A little more than two years ago, only nuclear energy specialists had ever heard of Tokyo Electric Company’s six-reactor Fukushima Daiichi nuclear power plant complex.
Then, on 11 March 2001, a subsea earthquake, which measured 9.0 on the Richter scale was followed by a tsunami, effectively destroyed TEPCO’s Daiichi Fukushima NPP. The catastrophe left nearly 19,000 people dead or missing and displaced more than 300,000, as the government
Before the disaster, about 30 percent of Japan’s electricity was generated by nuclear power, and Tokyo had ambitious plans to raise its market share to 50 percent over the next two decades, according to then Japanese Prime Minister Naoto Kan.
In the wake of the debacle, the Japanese idled the country’s 54 NPPs, hardly an insignificant gesture, as the NPPs collectively generated more than 47,000 megawatts.
Two NPPs have since been stealthily switched back on.
The Japanese people have had a uniquely ambivalent attitude towards nuclear power ever since August 1945, when during the closing days of World War Two Hiroshima and Nagasaki achieved the dolorous distinction of being the first cities to be attacked with atomic weapons.
Consequences of Fukushima?
Depends upon whom you talk to.
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According to a report released last month by TEPCO, fish and mollusks being monitored within 12 miles of Fukushima Daiichi NPP have surpassed baseline measures of radioactivity, with one specimen tested near the NPP’s port entrance being found to be 4,300-times more radioactive than what Japanese officials consider standard. In June 2011, radioactive cesium was found in the breast milk of one-third of the 27 women tested near Fukushima Prefecture.
Oh, and TEPCO is currently storing roughly 280,000 tons of highly radioactive water at Fukushima Daiichi NPP, according to TEPCO’s latest data, enough to fill about 112 Olympic-sized swimming pools, according to Bloomberg News.
Human exposure to radiation at moderate to high levels can lead to cancers, such as leukemia, according to United Nations Scientific Committee on the Effects of Atomic Radiation (UNSCEAR), which later this month is expected to publish a study of the Fukushima Daiichi nuclear “incident.”
What is TEPCO going to do with those 280,000 tons of radioactive water?
Which makes the news from Japan all the more puzzling.
On 11 May police officers and the Japan Coast Guard took part in Fukushima Daiichi’s first joint terrorist training exercise, based on a scenario that the crippled Fukushima Daiichi NPP was targeted by terrorists. The exercise was held at the nearby Fukushima No. 2 NPP in Naraha, located about 7 ½ miles south of the Fukushima Daiichi NPP proper. About 150 personnel were involved in the drill, with many wearing radioactive protective gear, operating under the auspices of high-level Defense Ministry and Self-Defense Forces officials.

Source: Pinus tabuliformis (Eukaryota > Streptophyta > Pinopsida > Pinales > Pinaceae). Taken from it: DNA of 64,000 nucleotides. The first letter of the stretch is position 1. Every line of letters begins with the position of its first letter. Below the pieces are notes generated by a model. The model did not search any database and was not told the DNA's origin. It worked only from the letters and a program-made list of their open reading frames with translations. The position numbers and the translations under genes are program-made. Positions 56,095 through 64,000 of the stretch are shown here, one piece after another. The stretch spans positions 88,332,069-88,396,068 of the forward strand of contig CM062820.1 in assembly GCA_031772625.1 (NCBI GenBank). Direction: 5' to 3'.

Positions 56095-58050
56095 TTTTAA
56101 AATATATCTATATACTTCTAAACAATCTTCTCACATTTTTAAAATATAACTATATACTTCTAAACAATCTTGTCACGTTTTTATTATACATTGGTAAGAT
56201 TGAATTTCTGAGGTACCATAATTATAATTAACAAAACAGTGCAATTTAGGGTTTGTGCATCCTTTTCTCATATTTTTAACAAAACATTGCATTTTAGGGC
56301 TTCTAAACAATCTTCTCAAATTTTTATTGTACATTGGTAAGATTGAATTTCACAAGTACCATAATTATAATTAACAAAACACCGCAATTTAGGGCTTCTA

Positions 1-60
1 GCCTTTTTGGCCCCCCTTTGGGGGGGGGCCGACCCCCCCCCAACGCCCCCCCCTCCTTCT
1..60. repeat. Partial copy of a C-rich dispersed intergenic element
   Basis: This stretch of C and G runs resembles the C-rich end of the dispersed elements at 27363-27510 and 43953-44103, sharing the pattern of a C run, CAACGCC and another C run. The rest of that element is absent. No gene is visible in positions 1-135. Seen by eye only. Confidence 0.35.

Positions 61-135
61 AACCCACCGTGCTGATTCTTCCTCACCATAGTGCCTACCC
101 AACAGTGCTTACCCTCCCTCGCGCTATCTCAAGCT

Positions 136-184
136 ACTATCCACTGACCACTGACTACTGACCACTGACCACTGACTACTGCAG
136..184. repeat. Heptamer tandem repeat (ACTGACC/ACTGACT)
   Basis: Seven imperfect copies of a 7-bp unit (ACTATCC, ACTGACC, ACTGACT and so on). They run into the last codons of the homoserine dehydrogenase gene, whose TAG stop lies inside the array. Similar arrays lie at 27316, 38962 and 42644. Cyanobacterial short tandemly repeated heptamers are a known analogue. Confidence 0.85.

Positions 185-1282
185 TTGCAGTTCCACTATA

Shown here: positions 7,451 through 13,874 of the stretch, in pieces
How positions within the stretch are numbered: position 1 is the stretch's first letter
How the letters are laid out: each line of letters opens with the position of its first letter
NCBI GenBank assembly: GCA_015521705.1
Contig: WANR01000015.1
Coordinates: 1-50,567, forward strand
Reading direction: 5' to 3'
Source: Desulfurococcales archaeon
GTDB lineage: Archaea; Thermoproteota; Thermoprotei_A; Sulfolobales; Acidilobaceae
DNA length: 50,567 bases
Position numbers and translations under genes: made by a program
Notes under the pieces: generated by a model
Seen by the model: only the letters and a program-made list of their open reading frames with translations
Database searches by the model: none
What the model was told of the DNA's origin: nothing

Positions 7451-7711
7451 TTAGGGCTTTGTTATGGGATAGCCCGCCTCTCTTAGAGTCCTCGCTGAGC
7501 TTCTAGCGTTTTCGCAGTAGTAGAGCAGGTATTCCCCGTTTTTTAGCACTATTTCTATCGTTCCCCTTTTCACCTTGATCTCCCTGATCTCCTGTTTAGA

Fukushima Prefecture hosts a total of 10 nuclear reactors.
What stands out about this report is that Fukushima Daiichi is now surround by a 12 ½ mile “exclusion zone” established by the Japanese government in the immediate aftermath of the meltdown, so the anti-terrorism exercise was held on land that technically would already be under surveillance by authorities because of the prohibited area.
After the 11 September 2001 terrorist attacks in the U.S. Japanese police began taking serious measures to protect the nation’s nuclear reactors, with police officers being permanently stationed at all the country’s nuclear facilities. Beginning in May 2002, armed units equipped with submachine guns and sniper rifles were also deployed to the country’s nuclear power infrastructure.
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That said, Japan has been subjected to violent terrorism in the past, though not in the past decade, most notably from the Red Army, active 1971-2001 and the Aum Shinrikyo cult, which in March 1995 unleashed sarin nerve gas in a coordinated attack on five trains in the Tokyo subway system, killing 13 commuters, seriously injuring 54 and affecting 980 more.
So, how to evaluate the Fukushima anti-terrorist drill?
Preparing for a genuine “worst case” scenario, or largely a feel good PR exercise? A dispassionate look at the scene would seem to indicate that the genuine long-term terrorist threat to the health and well-being of the Japanese people is 280,000 tons of highly radioactive water currently stored at Fukushima Daiichi NPP, not to mention that each of Fukushima Daiichi’s six reactors have 60-83 tons of spent nuclear fuel rods stored next to them.
Until next time Mother Nature goes on a tear. In the meantime, track those hypothetical terrorists through the exclusion zone.
By. John C.K. Daly of Oilprice.com